After rain. After hours, but you've come too far to turn back now. The trail looks inviting tonight, like some black shadowed bat out of someone's blacker hell hole. Maybe yours. And maybe just as well. For what you're going to do. Not death, but close. More or less.
You begin. Past the farm's backlands. Just through a strip of woods. To the right. Before the river returns up ahead. Past the bend in the road bending away from the canal running parallel. To the left. On to the house with the yard in the back. The pier. And the end of civilization. For the present.
A pale blue light from behind. (Cell phone? Gas?) A voice? You walk towards both. Neither are there upon arrival. A sign? Undaunted, you turn and continue on.
At a point past the house, you change your sex, unseen.
But you are not the only shapeshifter present on the trail this night. First, there is what was believed to be behind. And still might. Present, but not to you. Two, the house. Alive? Three, the great owl. And an inescapable feeling.
Still, you walk on. This is for what you've come. Not to the end, perhaps. Not tonight. But to an end you walk. For a feeling.
It appears out ahead and in front. Lights. A helicopter? Coming towards and roaring low. A phantom out of the fog. Uninvited. Or is it you?
You toss the evidence mindlessly thrown off a minute sooner. To your unwitting salvation. Saved once again by some merciful God unseen. You instinct pivot and turn before the arrival inevitable. Which comes but never. Not really. The roar louder, everpresent, behind but distanced.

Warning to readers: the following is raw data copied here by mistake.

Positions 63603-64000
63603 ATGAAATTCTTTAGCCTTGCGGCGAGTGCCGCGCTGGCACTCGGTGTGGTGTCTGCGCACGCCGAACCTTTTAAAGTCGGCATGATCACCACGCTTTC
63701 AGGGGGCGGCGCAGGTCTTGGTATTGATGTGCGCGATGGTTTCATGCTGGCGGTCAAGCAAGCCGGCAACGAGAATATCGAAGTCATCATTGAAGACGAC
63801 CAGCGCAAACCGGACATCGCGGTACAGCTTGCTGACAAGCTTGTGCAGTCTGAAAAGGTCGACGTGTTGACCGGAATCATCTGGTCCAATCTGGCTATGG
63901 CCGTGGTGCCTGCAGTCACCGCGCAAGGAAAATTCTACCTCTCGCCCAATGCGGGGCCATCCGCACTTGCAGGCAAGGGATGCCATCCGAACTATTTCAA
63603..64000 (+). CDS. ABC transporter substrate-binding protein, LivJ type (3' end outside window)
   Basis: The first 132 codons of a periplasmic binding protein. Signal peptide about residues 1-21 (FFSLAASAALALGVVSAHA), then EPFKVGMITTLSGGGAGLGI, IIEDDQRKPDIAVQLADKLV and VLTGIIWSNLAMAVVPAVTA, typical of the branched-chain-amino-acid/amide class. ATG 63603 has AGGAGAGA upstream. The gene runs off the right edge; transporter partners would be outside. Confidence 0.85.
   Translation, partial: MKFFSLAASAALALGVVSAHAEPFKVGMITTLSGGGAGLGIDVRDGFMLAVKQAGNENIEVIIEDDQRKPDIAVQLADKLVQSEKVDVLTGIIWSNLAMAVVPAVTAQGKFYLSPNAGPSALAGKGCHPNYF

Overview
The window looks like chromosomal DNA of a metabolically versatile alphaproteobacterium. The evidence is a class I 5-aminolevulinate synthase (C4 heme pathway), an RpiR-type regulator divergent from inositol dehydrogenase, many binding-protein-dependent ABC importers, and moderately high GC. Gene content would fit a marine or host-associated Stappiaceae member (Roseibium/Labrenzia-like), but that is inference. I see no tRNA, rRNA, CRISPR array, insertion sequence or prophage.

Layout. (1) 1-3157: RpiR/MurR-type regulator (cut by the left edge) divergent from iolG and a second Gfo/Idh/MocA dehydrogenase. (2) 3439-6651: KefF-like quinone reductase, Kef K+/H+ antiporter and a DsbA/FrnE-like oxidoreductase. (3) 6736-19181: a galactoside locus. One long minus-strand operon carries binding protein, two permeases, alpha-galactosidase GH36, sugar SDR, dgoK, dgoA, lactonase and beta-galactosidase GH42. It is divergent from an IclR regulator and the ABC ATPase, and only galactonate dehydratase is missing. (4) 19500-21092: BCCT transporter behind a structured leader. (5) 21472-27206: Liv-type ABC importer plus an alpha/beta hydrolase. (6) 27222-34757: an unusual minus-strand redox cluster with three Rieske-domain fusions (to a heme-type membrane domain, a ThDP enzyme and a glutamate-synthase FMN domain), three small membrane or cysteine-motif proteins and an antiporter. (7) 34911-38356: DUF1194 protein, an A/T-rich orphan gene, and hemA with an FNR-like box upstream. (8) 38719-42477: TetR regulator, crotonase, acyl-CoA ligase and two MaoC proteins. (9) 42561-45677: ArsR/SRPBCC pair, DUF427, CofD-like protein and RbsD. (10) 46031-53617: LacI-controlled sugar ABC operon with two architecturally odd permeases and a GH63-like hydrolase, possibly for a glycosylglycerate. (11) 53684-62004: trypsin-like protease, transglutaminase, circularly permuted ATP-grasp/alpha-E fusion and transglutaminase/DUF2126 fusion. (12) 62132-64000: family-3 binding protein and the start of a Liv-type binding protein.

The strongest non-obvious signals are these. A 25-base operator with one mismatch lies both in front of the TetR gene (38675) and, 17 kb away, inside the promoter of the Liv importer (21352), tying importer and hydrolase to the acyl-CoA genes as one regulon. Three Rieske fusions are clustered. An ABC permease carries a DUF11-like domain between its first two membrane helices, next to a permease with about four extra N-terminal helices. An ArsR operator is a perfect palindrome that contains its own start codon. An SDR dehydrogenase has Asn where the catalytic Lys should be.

This could be the end.
Up ahead, the sound of the cars beyond the bend. Now to your right. The faint lights of the farm. Now to your left. The roar roars off to the left, now. Like Lot, you dare look.
Phantom fogged but there, it is huge and hovering, just above the thickening tree tops, just above the open field behind the farm. Faces, figures, if there, invisible. Mist opaqued. A faint outline of substance.
As the thickness grows, you (mercifully) lose touch. The roar appears away and fainter. And as you can see the lights of vehicles passing on the main drag five-hundred feet ahead, you thank the unseen God and his ghosts,
as the roar disappears from sound much too early. No Doppler Effect.
Too early to be taken seriously.
But you do.
About Bud Berkich:
Bud R. Berkich was born in Somerville, NJ and raised in Bound Brook, NJ. He has been writing creatively since the age of eight. Bud has had poetry, short stories, plays and prose pieces published at The Idiom, Subliminal Interiors, Quantum Poetry Magazine, The Analectic, Randomly Accessed Poetics, Literary Juice, The Rusty Nail, Bareback, Surreal Grotesque and Downer Magazine. Several book and music reviews, as well as literary critiques, have appeared on both Bukisa and Helium.com. Bud is the co-founder and director of the Bridgewater Poetry Group in Bridgewater, NJ. He currently resides in Manville, NJ.